Let’s talk about your authorial autograph. You’re gonna sign a lot of books on your way to the bestseller list. But you can’t just sign your name like you do on personal checks and contracts, unless you want to be picking up a lot of your readers’ bar tabs. (If I catch you doing this, I’ll personally steal your identity just to teach you a lesson. I am strict but fair.) All your favorite authors have practiced their book-signing signature for years. You would be surprised by how many authors landed multi-book deals just because their signature looked cool. (It’s like five or six, which is still a lot for this sort of thing.) I’m here to share their signature moves.
Choose Your Weapon
Choosing the correct pen is half the battle, or at the very least, provides a great excuse to go to the office supply store. Sharpies are terrific for this. Make your signature stand out by choosing a color other than black. To really have some fun, sign your name in invisible ink, especially if the person you’re signing it for is giving the book as a gift. Ha ha, what fun!
Pen color isn’t all that important, though. Like a camera, the best pen is the one you have with you. And if you don’t have a pen with you, you’ll have to sign in blood, which is dangerous–more than a few authors have accidentally sold their souls to the devil this way. For that, you’ll want to hold out for at least six figures.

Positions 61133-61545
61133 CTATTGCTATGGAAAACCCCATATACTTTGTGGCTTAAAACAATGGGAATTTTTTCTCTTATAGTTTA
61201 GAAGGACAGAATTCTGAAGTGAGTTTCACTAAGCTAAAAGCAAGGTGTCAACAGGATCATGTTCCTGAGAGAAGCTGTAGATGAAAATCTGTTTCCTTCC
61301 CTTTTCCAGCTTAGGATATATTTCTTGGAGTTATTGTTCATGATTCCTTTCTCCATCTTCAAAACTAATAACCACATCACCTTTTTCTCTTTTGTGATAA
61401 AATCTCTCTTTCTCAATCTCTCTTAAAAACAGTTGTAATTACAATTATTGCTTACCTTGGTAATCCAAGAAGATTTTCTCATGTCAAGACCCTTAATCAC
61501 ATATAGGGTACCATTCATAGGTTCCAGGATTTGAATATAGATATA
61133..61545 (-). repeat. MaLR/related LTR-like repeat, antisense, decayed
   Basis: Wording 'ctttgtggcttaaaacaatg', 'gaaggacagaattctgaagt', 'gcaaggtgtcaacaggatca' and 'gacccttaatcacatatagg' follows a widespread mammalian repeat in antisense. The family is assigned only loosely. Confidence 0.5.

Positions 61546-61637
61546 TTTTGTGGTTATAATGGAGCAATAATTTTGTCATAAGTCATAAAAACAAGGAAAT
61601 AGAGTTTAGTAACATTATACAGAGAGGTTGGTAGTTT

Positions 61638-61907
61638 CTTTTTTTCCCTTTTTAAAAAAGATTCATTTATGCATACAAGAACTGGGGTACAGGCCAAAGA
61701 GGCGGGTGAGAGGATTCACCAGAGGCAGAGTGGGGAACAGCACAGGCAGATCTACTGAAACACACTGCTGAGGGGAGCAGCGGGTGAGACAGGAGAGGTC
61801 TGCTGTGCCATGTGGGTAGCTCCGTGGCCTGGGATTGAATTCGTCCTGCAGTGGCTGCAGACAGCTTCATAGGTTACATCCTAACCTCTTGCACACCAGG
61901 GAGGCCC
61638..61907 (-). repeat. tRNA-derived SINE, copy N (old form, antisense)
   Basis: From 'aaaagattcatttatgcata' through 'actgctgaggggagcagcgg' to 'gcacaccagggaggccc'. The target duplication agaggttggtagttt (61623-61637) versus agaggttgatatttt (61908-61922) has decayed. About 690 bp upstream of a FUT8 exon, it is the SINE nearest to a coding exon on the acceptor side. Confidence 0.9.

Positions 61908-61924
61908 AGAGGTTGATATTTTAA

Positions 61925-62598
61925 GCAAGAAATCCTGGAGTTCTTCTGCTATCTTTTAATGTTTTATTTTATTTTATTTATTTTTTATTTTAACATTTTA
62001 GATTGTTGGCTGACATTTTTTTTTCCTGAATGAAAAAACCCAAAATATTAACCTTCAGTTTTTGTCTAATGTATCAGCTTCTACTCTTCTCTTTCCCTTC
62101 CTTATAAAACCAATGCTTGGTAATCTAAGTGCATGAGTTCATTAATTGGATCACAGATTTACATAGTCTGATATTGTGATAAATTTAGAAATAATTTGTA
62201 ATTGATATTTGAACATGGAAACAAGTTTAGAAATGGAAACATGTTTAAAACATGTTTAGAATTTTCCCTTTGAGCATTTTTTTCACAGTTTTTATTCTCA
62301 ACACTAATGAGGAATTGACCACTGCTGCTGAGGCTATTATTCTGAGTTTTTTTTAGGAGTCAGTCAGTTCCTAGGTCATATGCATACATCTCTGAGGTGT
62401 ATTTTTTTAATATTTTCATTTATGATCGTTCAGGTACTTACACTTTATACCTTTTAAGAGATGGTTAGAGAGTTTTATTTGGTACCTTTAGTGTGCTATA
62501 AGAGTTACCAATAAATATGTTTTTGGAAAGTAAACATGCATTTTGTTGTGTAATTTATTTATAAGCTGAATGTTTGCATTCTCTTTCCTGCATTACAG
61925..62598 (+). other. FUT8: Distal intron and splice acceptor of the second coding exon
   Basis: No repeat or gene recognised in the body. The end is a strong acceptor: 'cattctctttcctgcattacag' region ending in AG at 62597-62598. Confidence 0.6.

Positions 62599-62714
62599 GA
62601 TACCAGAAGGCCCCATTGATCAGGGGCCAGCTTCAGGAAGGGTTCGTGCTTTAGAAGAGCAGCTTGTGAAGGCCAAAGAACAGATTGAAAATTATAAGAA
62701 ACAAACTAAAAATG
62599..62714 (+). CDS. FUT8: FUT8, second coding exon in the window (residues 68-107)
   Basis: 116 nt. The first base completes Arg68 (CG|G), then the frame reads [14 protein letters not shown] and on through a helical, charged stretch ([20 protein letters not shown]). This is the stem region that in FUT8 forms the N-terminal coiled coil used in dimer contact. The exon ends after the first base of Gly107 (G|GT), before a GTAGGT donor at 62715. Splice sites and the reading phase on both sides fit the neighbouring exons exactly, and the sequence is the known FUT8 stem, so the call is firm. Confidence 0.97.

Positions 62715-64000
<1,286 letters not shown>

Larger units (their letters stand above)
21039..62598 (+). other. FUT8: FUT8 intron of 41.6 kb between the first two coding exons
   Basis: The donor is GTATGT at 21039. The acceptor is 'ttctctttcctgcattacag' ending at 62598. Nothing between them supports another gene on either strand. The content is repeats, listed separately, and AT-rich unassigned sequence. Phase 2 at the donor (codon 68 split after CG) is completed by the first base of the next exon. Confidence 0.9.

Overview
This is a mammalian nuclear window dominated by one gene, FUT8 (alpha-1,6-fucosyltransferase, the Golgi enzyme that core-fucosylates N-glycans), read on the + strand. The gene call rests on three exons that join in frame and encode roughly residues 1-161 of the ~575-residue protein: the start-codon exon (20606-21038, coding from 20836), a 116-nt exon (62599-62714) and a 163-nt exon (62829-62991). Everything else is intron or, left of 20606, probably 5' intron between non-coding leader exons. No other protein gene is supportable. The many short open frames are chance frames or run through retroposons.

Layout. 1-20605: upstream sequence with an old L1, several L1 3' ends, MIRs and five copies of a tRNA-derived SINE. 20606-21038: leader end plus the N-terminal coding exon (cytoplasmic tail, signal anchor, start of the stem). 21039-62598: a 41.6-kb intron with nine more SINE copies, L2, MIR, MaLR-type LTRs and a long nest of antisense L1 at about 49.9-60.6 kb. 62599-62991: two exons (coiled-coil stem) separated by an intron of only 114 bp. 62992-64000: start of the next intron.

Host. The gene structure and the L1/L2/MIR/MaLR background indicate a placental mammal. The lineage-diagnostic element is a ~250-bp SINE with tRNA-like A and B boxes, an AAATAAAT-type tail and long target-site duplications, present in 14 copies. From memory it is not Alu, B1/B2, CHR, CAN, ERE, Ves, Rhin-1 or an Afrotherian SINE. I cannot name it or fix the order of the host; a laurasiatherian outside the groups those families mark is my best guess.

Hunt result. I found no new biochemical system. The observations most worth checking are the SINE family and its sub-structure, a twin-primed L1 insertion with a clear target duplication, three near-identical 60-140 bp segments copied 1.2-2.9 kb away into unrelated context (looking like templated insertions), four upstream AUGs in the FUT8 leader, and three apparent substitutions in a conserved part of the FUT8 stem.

Where were we? Right, pens. Very, very important.
Practice Makes Perfect
Method 1: The Squiggle
The ink should flow from your pen like the wine flowed down your gullet when you wrote your book. I don’t mean that literally–we don’t want the pen to explode, you lush! Just put some oomph into it while you’re signing. If you do it right, your signature should match your polygraph readout when someone asks you how many books you’ve sold.